Using the criteria in a larger context

Dave Lee suggested I apply the criteria I developed for "vetting our use of ID models" to business contexts. In this post I explore how managers could utilize these same criteria and then realize numerous benefits.

1. Avoids a misdiagnosis of a need for increased accountability and corrective action. Problems with a lack of motivation or initiative are often misdiagnosed as a need to "turn up the heat". Increased accountability pressures usually backfire. Problems with misconduct, mistakes and apparent betrayals are usually interpreted as a need for corrective action to stop the person in their tracks. This also yields unintended retaliation or backstabbing. These problems often disappear with added listening, understanding and collaboration -- not with costly accountability measures or corrective action.

2. Learns from each team member. When managers fail to learn from their people, they are kept in the dark by those who could give them an essential heads-up. Managers, who discover what they do not know, get trusted, respected and kept in the loop. They learn about different viewpoints, priorities and past experiences of their people. They debrief setbacks in a way that uses them as lessons for everyone. Debriefing mistakes results in more insight, preventative efforts and awareness of potential problems. Managers who learn from each team member find themselves surrounded by "a bunch of copycats" who learn continually too.

3. Responds to each subordinate uniquely. When team members are treated as insignificant, replaceable and "no different from the others", they respond in kind. They check their brains at the door, leave their creativity at home and save their initiative until after work. These same people will blossom on the job when treated as if they are at different stages of professional development, in different relationships and rewarded by different challenges.

4. Improves the process of formulating policies and strategies. Flawed designs for policies and strategies wreak havoc. The policies and strategies will fail to get implemented or result in a bigger expenditure, competitive threat or turnover of talent. Yet it's assumed the design failed in execution, not in planning. When the planning gets critiqued, the processes for formulating the policies or strategies may be too convergent or insufficiently iterative. The process can be revised to consider more alternatives, take a more indirect approach, utilize resistance more effectively, leverage an apparent weakness or launch a pilot project first.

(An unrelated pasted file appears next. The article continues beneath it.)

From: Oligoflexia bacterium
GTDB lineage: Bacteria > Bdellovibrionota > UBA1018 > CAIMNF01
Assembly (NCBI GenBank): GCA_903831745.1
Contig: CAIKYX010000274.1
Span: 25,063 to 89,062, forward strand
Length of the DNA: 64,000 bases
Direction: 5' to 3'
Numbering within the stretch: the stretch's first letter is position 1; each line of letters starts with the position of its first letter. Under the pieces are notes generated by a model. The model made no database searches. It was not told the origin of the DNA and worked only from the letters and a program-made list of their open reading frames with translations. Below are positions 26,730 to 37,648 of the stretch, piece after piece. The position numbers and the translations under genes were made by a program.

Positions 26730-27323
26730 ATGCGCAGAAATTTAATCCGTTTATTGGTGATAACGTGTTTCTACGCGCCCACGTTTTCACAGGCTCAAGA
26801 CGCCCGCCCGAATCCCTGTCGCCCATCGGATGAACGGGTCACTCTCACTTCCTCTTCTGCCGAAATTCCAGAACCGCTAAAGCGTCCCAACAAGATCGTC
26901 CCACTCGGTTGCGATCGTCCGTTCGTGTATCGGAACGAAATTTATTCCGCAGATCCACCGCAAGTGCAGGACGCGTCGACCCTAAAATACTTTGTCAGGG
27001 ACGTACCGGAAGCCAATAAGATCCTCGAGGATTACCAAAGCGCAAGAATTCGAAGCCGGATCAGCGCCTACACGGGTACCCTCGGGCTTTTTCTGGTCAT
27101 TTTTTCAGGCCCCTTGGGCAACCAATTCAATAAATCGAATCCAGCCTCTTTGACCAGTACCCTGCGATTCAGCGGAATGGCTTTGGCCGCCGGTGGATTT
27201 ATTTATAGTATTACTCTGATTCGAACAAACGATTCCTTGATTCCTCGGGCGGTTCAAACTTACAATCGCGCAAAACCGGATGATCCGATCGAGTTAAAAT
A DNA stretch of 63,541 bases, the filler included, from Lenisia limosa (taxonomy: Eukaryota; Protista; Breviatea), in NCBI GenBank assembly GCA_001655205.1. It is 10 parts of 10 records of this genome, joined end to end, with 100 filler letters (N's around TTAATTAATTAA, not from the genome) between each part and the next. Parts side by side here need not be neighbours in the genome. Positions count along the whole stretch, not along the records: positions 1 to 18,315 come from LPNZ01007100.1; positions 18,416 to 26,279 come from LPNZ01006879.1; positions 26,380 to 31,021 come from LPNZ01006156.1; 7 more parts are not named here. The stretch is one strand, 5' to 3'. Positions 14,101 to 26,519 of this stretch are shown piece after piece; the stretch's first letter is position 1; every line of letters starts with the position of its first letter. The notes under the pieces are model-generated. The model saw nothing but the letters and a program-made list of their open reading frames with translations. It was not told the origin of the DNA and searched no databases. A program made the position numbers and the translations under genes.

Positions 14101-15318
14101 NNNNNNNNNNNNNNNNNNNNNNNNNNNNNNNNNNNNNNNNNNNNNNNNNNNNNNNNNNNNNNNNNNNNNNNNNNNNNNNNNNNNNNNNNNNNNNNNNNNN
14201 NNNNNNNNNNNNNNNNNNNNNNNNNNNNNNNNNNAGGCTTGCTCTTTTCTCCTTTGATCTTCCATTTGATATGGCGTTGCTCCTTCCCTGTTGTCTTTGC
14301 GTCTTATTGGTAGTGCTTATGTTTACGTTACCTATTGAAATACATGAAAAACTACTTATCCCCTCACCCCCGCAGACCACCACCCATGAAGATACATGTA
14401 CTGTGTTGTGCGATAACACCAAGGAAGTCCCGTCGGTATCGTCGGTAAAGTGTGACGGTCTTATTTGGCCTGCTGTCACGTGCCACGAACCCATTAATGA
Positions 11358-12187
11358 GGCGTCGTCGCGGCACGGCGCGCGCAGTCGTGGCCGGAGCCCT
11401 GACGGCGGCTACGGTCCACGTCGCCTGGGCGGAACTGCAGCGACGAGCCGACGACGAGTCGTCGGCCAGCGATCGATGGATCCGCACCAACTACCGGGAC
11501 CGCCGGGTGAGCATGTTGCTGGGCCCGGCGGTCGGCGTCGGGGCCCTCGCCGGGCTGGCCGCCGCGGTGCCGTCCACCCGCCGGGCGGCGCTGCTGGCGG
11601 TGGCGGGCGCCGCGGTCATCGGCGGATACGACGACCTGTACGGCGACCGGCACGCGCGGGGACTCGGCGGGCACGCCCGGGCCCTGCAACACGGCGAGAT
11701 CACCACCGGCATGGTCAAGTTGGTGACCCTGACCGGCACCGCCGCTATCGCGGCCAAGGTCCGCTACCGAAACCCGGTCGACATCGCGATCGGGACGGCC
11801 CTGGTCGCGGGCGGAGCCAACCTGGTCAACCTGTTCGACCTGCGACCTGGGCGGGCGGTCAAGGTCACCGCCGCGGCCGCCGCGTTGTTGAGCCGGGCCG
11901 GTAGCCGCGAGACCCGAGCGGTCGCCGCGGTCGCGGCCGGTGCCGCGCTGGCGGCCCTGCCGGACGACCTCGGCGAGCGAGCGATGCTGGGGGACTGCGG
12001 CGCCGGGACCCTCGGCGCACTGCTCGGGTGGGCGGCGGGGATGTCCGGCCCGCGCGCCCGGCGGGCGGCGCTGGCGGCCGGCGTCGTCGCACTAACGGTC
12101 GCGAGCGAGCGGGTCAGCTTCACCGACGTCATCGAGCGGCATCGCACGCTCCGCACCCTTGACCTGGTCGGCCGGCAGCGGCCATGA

5. Considers the transformation of context. Financial and production pressures typically create a "performance context". Mistakes are only bad and questions have "one right answer". Managers feel justified in saying "my way or the highway" because the dangers are so intense. This creates a "house divided" with first and second class citizens in constant conflict. When a "developmental context" is created by visionary leaders, mistakes are necessary. Questions have many right answers. Managers feel fascinated by the talent they oversee and wonder how to nurture, cultivate and support those gifts. This context creates a bounty of coordination, cooperation, communication, and commitment.

6. Gets the desired outcomes. Managerial effectiveness amounts to "doing what works". It takes the manager becoming a student of the repercussions of actions, decisions and neglect. Pragmatists have the right temperament to get desired outcomes. They do not settle for going through the motions, hiding behind the contract or shifting blame to their politically vulnerable colleagues. They constantly wonder how to make a difference, get results and find better solutions.

7. Gets buy-in from senior level executives. There are two ways to manage up: selling out and selling value. Selling out tells the higher-ups what they want to hear to avoid "shoot the messenger" syndrome. Selling value tells the senior executives how they can address their constituencies and benefit from the latest news. Buy-in occurs naturally when we switch from what we're selling to what the others will do with it.

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